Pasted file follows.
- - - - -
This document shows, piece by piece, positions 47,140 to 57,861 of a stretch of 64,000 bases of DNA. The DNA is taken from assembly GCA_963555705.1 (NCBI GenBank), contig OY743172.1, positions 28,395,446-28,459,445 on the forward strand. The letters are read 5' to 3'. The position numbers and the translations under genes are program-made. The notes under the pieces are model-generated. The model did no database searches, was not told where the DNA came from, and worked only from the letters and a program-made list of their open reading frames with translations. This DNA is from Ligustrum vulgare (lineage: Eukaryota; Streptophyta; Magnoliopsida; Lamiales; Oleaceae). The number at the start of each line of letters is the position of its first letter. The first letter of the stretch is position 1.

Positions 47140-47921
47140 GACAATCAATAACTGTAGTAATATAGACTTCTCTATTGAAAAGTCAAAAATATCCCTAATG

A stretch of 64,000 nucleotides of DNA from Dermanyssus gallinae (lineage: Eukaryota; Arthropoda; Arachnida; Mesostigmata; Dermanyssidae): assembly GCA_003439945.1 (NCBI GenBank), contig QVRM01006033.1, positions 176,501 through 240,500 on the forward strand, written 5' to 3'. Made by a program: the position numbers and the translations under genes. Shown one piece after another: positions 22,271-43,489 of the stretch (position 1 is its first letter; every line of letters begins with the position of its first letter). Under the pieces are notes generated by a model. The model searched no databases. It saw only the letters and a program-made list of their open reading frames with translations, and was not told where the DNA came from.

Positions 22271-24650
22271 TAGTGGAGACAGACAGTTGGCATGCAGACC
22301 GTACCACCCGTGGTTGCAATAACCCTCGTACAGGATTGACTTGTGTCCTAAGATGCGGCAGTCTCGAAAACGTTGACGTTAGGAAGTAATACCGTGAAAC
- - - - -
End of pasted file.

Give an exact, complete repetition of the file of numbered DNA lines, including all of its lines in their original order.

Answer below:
This document shows, piece by piece, positions 47,140 to 57,861 of a stretch of 64,000 bases of DNA. The DNA is taken from assembly GCA_963555705.1 (NCBI GenBank), contig OY743172.1, positions 28,395,446-28,459,445 on the forward strand. The letters are read 5' to 3'. The position numbers and the translations under genes are program-made. The notes under the pieces are model-generated. The model did no database searches, was not told where the DNA came from, and worked only from the letters and a program-made list of their open reading frames with translations. This DNA is from Ligustrum vulgare (lineage: Eukaryota; Streptophyta; Magnoliopsida; Lamiales; Oleaceae). The number at the start of each line of letters is the position of its first letter. The first letter of the stretch is position 1.

Positions 47140-47921
47140 GACAATCAATAACTGTAGTAATATAGACTTCTCTATTGAAAAGTCAAAAATATCCCTAATG

A stretch of 64,000 nucleotides of DNA from Dermanyssus gallinae (lineage: Eukaryota; Arthropoda; Arachnida; Mesostigmata; Dermanyssidae): assembly GCA_003439945.1 (NCBI GenBank), contig QVRM01006033.1, positions 176,501 through 240,500 on the forward strand, written 5' to 3'. Made by a program: the position numbers and the translations under genes. Shown one piece after another: positions 22,271-43,489 of the stretch (position 1 is its first letter; every line of letters begins with the position of its first letter). Under the pieces are notes generated by a model. The model searched no databases. It saw only the letters and a program-made list of their open reading frames with translations, and was not told where the DNA came from.

Positions 22271-24650
22271 TAGTGGAGACAGACAGTTGGCATGCAGACC
22301 GTACCACCCGTGGTTGCAATAACCCTCGTACAGGATTGACTTGTGTCCTAAGATGCGGCAGTCTCGAAAACGTTGACGTTAGGAAGTAATACCGTGAAAC